It’s not that difficult to stay indoors these days when we look out the window at a crisp,new mantle of snow. Check the thermometer at wakeup and it’s minus 17 degs. At coffee time we have minus 9 degs. But no worries, spring is coming. I look to the northern flicker a-drumming on my chimney and at daybreak today, despite the temperature, his possible bride-to-be is feeding on dropped seed under the bird feeder.
Sunshine, almost blue skies, above zero temperatures, and I’m back in my garden writing studio.
Our friendly neighbourhood northern flicker was at his drumming best this morning with each rat-a-tat-tat on the steel chimney cap being followed with long hearty laughter. Yep, this guy or gal wants everyone to recognise his/her territory and that a mate could be welcome. This bird is a sure sign of spring to us.
I’m out in the studio to apply myself to The Empty Envelope, my novel in progress.
Motivation to get cracking has been low, so after my comment in the previous blog I’ve had a strong reminder from Theo Tuckmitt that he is the protagonist. This means that Felix Willoughby is off the page for now.
My first day this year in the garden studio has been very fruitful in that I’ve had a big cleanup of various notes relating to structure and idle thoughts as I’ve doodled through wintry days. I haven’t had a lot of drive to build the new story mainly because I look at the pile of previous novels looking for readers (ie buyers).
I love creating the stories and completing a full-length book and sharing my drafts with excellent family mentors (ex-senior high school teachers) before submitting to my capable editor Nancy Mackenzie, maybe a couple of beta readers and then the line-by-line edits of my publisher.
It’s a long process and I’m promising myself that The Empty Envelope will be published in time to celebrate the start of a new decade in my little life.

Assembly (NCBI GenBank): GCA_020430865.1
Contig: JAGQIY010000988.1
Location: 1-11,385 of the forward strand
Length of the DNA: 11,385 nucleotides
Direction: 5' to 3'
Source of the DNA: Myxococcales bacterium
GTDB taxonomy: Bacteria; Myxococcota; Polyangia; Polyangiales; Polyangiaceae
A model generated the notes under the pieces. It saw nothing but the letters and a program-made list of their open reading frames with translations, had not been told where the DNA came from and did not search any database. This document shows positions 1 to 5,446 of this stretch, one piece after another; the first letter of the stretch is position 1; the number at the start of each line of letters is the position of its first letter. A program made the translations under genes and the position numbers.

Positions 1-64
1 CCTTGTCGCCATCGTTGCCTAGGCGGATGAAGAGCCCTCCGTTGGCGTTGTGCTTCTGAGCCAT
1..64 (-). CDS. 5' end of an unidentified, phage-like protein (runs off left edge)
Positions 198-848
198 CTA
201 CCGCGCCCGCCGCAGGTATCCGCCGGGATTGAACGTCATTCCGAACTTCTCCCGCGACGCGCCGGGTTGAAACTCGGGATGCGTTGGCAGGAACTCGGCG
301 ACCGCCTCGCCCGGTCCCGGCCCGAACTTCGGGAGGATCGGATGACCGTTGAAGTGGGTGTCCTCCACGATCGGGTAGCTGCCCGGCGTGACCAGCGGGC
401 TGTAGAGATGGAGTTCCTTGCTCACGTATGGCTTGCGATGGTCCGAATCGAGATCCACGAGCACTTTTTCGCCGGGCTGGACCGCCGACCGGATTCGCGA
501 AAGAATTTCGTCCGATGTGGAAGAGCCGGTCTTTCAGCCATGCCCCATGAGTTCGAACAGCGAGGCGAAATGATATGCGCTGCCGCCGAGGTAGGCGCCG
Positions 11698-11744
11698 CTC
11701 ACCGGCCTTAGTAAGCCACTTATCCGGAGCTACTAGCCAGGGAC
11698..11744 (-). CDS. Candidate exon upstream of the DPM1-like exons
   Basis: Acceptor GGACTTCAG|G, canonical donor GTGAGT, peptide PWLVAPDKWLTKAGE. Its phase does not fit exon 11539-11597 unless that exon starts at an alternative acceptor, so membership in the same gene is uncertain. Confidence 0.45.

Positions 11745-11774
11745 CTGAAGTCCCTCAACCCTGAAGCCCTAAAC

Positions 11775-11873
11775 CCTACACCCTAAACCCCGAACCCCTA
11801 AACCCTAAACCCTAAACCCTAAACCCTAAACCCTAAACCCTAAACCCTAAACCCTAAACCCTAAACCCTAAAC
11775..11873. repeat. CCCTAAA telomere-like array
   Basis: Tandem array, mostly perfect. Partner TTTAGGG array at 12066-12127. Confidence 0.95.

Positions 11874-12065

So here we go, folks. Exactly two weeks to the spring equinox on March 19. That’s right, the earliest it has been in 124 years.
And now, in the words of Wendy Mesley (CBC National, Sunday) for story number two. Barb Radu Sprenger is a person I had the pleasure of working with in my Mobil Canada days back in the early 90s. Her energy helped stimulate public affairs activities to keep our various communities informed.
Now her real life adventure is sailing with her husband Con on their 15 metre cutter-rigged sloop Big Sky (www.sailbigsky.com). As of today they’re sailing up the Spanish coast and could be in Valencia as I write.
Barb details all of this adventure in her memoir Sailing Through Life (it’s on amazon.ca) in which she outlines those stages from the sudden and unexpected death of her husband Larry to her peripatetic lifestyle of the past seven years or so covering more than 51 countries over five continents. It’s the RV life under sail.
It is a very engaging and honest story of what Barb terms the unshakeable bond between human spirits. For many of us life on the ocean is something of dreams. Barb and Con bring it to life, not only the lifestyle, but also how they maintain their strong family links back in Calgary, Alberta.
Stay tuned for Adventurers — Part 3 in a couple of days.
I fully intended to start this three part piece a few days back but I’ve been totally absorbed in a new book which I’ll profile in Adventurers Part 3.
I love adventure and it doesn’t have to be the physical go-to-far-places variety either. Adventures can be close at hand and one person who is moving her adventure into the brighter atmosphere year by year is Kim Staflund of Calgary who just a few short years ago wrote three books and launched her own fully supported self publishing company — Polished Publishing Group . I first met Kim when she called at my print shop to order some business cards for her fledgling enterprise. We’ve remained good friends and I used her company to publish my first book Tide Cracks and Sastrugi. And what an adventure that was for me into the heady and complex world of publishing. Kim, thoroughly experienced in the business, led the way as project manager and I ended up with a very satisfactory book (yes, of adventure) that contained 130 pictures (some colour), and a wonderful index. It has sold around the world. Kim’s expertise takes a book through all the regular processes one would encounter with any traditional publisher.
Now she has produced How to Publish A Book In Canada. It takes a new author through all the steps and outlines the meanings publish speak: from editing, designing, indexing and marketing. It is an easy and friendly read, thoroughly informative and above all encouraging.
Coming in August is How To Publish A Best Selling Book the”international” version with international copyright information written by an entertainment/intellectual property attorney out of Orange County. It also has much more detailed content regarding online selling, the various types of review copies, and the different types of editing.